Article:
Let $A = [0,1) \cup (3,4]$ be a subset of $(\mathbb R, \mathfrak T_H)$

Let $A = [0,1) \cup (3,4]$ be a subset of $(\mathbb R, \mathfrak T_H)$

$\mathfrak T_H$ is the collection of all subsets of $U$ of $\mathbb R$ such that either $U = \emptyset$ or for each $x \in U$ there is an interval of the form $[a,b)$ such that $x \in [a, b) \subseteq U$.

Find

$Int(A)= [0,1)$

$Cl(A)=$

$Ext(A)= (-\infty, 0)\cup (1,3) \cup (4, \infty)$

$Bd(A)=$

I have a really hard time picking out these sets in anything other than the usual topology.

My defintions are as follows: Interior- Let $(X, \mathfrak T)$ be a topological space and let $A \subset X$ is the set of all points $x \in X$ for which there exists an open set $U$ such that $x \in U \subseteq A$.

Closure- Let $(X,\mathfrak T)$ be a topological space and let $A \subseteq X$ . The closure of $A$ is $Cl(A) = \bigcap \{U \subseteq X: U$ is a closed set and $A \subseteq U\}$ Based on this I know $A \subseteq Cl(A)$

Exterior- Boundary- $A'$ is the set of all limit points and my definition for this is: Let $(X, \mathfrak T)$ be a topological space with $A \subseteq X$. A point $x$ in $X$ is said to be a limit point of $A$ provided that every open set containing $x$ contains a point $A$ different from $x$.

• Do all intervals of the sets (closure, interior, exterior) have to be in the form $[a,b)$ or $\emptyset$? – user219081 May 15 '15 at 20:20
• The closure is the smallest closed set containing A. The set A is not closed in the half-open interval topology as only intervals of the form $[a,b)$ closed – user219081 May 15 '15 at 20:57
• I believe sets of the form $[a,b)$ are open, as trivially for every $x \in [a,b)$, $[a,b)$ is a set containing $x$ with $[a,b) \subset [a,b)$. I am also suspecting that this topology is equivalent to the lower limit topology. If so, we are in luck, because it is a refinement of the standard topology on $\mathbb{R}$, which is easier to conceptualize. – graydad May 15 '15 at 20:57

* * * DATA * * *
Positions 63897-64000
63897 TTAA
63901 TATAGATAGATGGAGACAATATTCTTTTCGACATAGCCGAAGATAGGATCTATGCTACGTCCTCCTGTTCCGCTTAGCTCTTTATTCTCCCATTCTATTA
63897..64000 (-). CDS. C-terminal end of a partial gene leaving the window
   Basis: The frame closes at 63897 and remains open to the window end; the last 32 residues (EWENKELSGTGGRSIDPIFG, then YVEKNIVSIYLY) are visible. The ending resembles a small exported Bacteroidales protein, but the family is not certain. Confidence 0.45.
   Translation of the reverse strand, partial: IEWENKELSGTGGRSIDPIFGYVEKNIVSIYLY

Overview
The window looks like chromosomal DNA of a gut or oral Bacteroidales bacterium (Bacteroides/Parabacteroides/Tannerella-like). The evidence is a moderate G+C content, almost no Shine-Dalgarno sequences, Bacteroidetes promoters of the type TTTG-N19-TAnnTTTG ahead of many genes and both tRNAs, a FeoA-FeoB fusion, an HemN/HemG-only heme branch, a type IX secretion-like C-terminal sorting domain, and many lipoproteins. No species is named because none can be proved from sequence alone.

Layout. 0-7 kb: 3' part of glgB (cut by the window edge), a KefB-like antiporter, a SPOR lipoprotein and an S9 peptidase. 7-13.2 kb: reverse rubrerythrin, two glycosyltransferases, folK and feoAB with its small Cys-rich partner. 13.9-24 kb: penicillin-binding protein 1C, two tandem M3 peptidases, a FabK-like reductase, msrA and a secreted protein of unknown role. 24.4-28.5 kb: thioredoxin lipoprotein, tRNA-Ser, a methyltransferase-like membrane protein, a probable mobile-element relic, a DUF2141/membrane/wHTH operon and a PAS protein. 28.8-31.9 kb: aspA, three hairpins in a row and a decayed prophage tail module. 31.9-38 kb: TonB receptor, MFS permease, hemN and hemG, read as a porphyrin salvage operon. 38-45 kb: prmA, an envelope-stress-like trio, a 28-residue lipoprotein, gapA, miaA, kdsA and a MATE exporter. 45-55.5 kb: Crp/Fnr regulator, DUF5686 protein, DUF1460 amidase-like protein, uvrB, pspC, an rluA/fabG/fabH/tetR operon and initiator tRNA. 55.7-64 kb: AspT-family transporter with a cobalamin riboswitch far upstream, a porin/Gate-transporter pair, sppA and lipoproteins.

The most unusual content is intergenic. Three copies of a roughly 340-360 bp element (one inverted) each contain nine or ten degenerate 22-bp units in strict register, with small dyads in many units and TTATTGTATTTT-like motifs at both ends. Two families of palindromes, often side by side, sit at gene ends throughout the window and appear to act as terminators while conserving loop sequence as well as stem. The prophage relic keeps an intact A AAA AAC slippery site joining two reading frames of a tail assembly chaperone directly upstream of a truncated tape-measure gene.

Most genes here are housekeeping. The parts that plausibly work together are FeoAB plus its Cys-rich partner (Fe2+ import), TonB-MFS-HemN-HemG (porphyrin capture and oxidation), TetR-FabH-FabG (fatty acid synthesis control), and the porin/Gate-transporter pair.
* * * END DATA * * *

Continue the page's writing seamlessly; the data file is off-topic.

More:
• My book says sets in the form $[a,b)$ are both open and closed – user219081 May 15 '15 at 21:02
• Then we are both right :) This confirms my suspicion that this is the lower limit topology. In the lower limit topology $(-\infty,a)$ is open as is $[b,\infty)$, hence the complement of the union (which is $[a,b)$) must be closed. This is a very interesting space! – graydad May 15 '15 at 21:04

We have now deduced that $[a,b)$ is both open and closed in this topology. Further, sets of the form $(c,d)$ are also open. To see this, let $\left\{[c_i,d)\right\}_{i=1}^\infty$ be a collection of open sets such that $c_i \to c, \space$ $d>c_i>c$ and $c_{i+1}<c_i$. It would be good practice to prove that $$\bigcup_{i=1}^\infty[c_i,d) = (c,d)$$ An arbitrary union of open sets is open, so $(c,d)$ is open. Knowing that $(c,d)$ is open means this topology is a refinement of the standard topology on $\mathbb{R}$. That is to say, open sets in the standard topology are open in this topology (the reverse is not true). From knowing that $(c,d)$ is open, we immediately get that $[c,d]$ is closed in this topology. We may now proceed with the question!

$(1)$ We know $[0,1)$ is open and $(3,4)\subset (3,4]$ is open (largest open set contained in $(3,4]$, so $\text{Int}(A) = [0,1)\cup(3,4)$

$(2)$ We have that $[0,1)$ is closed and $[3,4]$ is the smallest closed set containing $(3,4]$. A union of finitely many closed sets is closed, so $[0,1) \cup [3,4]$ is closed. It is also the smallest closed set containing $[0,1)\cup(3,4]$ so it is the closure.

$(3)$ Use $\text{Ext}(A) = \mathbb{R} \setminus \text{Cl}(A)$

$(4)$ Use $\text{Bd}(A) = \text{Cl}(A) \setminus \text{Int}(A)$

You may want to add a bit more rigor to $(1)$ and $(2)$ besides my claim that such and such a set is the "smallest closed set" or "largest open set" to arrive at an answer.

• so for $Ext(A) = (-\infty, 0) \cup [1,3) \cup (4, \infty)$ and $Bd(A) = \{0,3,4\}$ – user219081 May 15 '15 at 21:32
• @AlyssaWallace yes for exterior. For the boundary, I made a typo on the interior which I fixed. It will change your answer. Also, double check about $3$ being in the boundary – graydad May 15 '15 at 21:37

The above answers for $Cl(A)$, $Int(A)$, and $Ext(A)$ are correct based on my calculations.

$X = \Bbb R \\ Int(A) = [0,1) \cup (3,4) \\ Ext(A) = (-\infty,0) \cup [1,3) \cup (4,\infty) \\ Bd(A) = X \setminus Int(A) \setminus Ext(A) \implies Bd(A) = \{3,4\} .$